‘Understand that he still loves you’: Catholics mourn victims of Michigan State shooting

Michigan State Michigan State University students attend a prayer service on Feb. 14, 2023, for those killed and injured at the university in East Lansing, Michigan, on Feb. 13, 2023. | Photo by Scott Olson/Getty Images

Michigan Catholics sought solace and support one day after three students were killed in a shooting on the campus of Michigan State University in East Lansing, Michigan.

A Mass was offered Tuesday night at St. John Church and Student Center on MSU’s campus — about two blocks north of the Feb. 13 incident — for the repose of the souls of those who died. In his homily, Father Peter Ludwig reminded the students gathered of God’s love for them in the midst of tragedy.

“I think the great temptation of a night like this is always to wonder where God’s love is, [to] wonder how God could allow something like this and to allow the pain and the hurt that we see to cause us to doubt whether our Father really loves us,” said Ludwig, parochial vicar of the parish.

“My deepest hope for every single person in this room is not to take away the pain or the suffering — I can’t do that, I can’t make this better. … Please do your heavenly father a big favor today — his heart is grieved — please let him know that you understand that he still loves you.”

Two of the victims of Monday night’s shooting had ties to Detroit-area Catholic parishes.

Brian Fraser, 20, graduated from St. Paul on the Lake School Catholic School in Grosse Pointe Farms in 2017 and the family of Alexandria Verner, 20, belongs to Guardian Angels Parish in Clawson, according to Detroit Catholic.

The third victim, Arielle Anderson, 19, graduated from Grosse Pointe North High School and aspired to be a doctor, the Detroit Free Press reported.

The three were killed after a 43-year-old gunman opened fire on campus, injuring five others before apparently taking his own life. The gunman had no known ties to the university, according to the newspaper, and a motive for the attack was still unknown.

Janelle Wheeler, a MSU junior who attended the Mass at St. John’s, told the Diocese of Lansing that she could see emergency vehicles going by her residence during the incident. All by herself, she turned off the lights, shut the blinds, and barricaded herself in the bathroom.

“I always say/do the sign of the cross every time that there’s an emergency vehicle, and I was like, wow I am doing the sign of the cross quite a lot … so it was kind of like a fearful moment because I figured something significant must be happening,” she said.

A holy card is among candles outside of Berkey Hall on the campus of Michigan State University on Feb. 14, 2023, in East Lansing, Michigan. Photo by Scott Olson/Getty Images
A holy card is among candles outside of Berkey Hall on the campus of Michigan State University on Feb. 14, 2023, in East Lansing, Michigan. Photo by Scott Olson/Getty Images

‘Saddest day’ in Michigan

Hundreds of friends and family members gathered at St. Paul on the Lake Tuesday evening for a prayer vigil for Fraser.

“We come here filled with a lot of feelings, a lot of emotions, but we’re not here about those feelings,” the church’s pastor, Father Jim Bilot, told the gathering, Detroit Catholic reported. “The core and depth of our being goes beyond our ability to feel, to think, and experience. That’s where Jesus wants us to be. We can be weary. We can be troubled. We can be angry. We can be despairing. We can be fearful. There are so many layers to what’s going on that there’s not one simple answer to any of the questions we may have.”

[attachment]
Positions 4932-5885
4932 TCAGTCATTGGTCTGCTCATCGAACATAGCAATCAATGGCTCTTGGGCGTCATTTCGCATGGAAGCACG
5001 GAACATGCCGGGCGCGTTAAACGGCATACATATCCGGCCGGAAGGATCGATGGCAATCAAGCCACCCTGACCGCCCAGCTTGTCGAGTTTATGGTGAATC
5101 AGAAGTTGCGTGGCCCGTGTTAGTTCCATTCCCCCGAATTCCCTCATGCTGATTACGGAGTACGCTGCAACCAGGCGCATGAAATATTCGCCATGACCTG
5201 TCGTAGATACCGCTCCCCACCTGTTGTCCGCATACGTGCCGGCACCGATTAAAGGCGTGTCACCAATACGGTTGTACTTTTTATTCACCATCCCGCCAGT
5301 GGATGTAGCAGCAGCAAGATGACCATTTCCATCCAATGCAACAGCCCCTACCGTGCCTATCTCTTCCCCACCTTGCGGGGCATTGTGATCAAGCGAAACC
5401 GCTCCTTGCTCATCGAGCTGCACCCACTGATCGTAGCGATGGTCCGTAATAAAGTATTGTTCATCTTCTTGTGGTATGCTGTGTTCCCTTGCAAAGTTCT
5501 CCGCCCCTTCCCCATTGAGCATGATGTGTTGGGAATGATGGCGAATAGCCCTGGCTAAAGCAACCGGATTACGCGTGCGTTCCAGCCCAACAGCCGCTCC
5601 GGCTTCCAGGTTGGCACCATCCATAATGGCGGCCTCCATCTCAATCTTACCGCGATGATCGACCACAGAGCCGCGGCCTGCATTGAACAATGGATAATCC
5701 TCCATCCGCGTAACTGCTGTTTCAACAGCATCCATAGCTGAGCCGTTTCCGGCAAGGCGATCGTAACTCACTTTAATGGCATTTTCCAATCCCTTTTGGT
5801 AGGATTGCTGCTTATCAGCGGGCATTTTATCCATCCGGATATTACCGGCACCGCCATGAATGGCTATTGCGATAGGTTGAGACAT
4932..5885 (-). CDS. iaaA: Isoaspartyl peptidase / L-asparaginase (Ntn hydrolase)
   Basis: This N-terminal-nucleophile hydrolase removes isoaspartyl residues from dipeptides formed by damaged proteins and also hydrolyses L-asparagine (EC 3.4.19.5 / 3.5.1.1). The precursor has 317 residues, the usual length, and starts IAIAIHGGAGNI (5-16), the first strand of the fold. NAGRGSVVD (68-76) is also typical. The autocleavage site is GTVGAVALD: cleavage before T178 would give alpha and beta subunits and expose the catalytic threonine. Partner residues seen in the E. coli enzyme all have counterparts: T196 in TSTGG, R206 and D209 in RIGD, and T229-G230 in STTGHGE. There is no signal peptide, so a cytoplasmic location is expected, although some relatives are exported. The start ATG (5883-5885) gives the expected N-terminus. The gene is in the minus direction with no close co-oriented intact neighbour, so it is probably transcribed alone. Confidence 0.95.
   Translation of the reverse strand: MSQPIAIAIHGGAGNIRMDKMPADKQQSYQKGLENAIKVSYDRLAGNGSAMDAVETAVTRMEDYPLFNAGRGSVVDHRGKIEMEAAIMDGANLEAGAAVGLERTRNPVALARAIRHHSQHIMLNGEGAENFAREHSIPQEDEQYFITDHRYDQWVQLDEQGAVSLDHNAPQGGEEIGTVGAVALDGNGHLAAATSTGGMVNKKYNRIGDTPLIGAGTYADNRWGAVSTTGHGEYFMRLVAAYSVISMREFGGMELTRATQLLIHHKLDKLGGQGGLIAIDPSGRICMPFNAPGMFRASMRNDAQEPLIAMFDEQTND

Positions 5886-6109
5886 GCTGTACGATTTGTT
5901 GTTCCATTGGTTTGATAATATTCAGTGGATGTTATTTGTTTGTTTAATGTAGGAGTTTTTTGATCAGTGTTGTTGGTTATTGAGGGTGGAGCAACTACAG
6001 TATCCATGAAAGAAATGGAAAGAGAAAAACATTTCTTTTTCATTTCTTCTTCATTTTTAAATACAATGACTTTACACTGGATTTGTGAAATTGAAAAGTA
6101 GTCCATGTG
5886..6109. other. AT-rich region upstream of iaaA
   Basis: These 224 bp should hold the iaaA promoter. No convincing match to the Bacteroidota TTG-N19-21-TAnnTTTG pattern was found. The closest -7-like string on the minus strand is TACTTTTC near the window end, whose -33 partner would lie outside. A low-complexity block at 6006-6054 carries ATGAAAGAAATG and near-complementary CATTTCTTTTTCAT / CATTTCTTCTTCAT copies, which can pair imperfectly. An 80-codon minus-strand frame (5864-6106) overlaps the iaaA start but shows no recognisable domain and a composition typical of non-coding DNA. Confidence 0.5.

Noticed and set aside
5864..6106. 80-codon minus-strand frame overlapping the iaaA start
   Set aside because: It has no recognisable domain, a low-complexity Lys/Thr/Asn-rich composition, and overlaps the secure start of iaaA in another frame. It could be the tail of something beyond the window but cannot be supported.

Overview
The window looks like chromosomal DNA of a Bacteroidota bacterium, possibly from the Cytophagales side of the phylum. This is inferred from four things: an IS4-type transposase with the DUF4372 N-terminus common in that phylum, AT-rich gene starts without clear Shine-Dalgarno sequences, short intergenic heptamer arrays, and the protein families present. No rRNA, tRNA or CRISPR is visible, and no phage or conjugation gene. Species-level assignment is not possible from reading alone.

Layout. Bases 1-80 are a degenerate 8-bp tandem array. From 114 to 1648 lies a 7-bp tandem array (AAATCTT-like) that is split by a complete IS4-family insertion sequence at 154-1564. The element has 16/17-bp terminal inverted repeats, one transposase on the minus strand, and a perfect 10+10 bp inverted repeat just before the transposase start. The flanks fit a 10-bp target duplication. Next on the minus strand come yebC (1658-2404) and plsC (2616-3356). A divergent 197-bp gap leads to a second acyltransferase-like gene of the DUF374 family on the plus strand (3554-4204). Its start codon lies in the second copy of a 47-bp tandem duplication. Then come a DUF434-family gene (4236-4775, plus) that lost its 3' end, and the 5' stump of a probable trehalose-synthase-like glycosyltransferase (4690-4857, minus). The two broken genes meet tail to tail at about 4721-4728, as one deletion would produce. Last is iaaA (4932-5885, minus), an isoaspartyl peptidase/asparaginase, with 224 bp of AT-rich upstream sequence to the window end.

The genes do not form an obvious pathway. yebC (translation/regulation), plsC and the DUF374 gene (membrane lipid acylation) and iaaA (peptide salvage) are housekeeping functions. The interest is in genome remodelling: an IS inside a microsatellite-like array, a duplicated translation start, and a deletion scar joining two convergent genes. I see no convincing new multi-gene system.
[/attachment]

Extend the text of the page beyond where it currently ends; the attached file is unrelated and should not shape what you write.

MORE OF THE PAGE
At Guardian Angels Parish in Clawson, Deacon Christopher Stark prayed for the victims and led a livestreamed rosary Tuesday evening.

“Today is truly the saddest day I’ve experienced in the state of Michigan,” said Stark, who is also a graduate of Michigan State University and is a friend of the Verner family, according to Detroit Catholic.

Teary-eyed, Stark prayed for the “three young Spartans who lost their lives way too young, senselessly, and we ask the grace and mercy of God to be on their families, and for their souls to find a place of happiness, light, and peace in the presence of God in paradise,” he said.

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“A dreadfully dark day in East Lansing,” Bishop Earl Boyea of Lansing tweeted earlier Tuesday. “May the love of Almighty God restore health to the injured; sustain those caring for them; bestow solace on those who mourn and eternal rest to those who were killed. The Catholic community is praying that they rest in peace.”

Father Michael Cassar, parochial vicar of St. John Church and Student Center on MSU’s campus, described the center’s response to the tragedy. In a Tuesday video on the Diocese of Lansing’s website, Cassar noted that the parish’s pastor, Father Gordon Reigle, was at the campus convention center until 3:30 a.m. with other religious leaders, parents, and students offering support.

“Tragedies are real, and you can’t pretend them away,” Cassar reflected. “But you also have to see them wrapped around and somehow absorbed into this love of Christ. And you can’t always see that element but it’s there. And so holding these together and mourning with those who are mourning without losing sight of Christ and his love and realizing that he’s with us, walking through it, suffering with his body, the Church, who are mourning as well.”

St. John’s Catholic Church and Student Center on Facebook thanked other campus ministries and Catholic organizations for their support. Sharing a photo of the University of Notre Dame’s famous grotto with “MSU” spelled out in candles there, it said: “We feel the love from our friends and colleagues — and that has sustained us in ministry throughout the day.”

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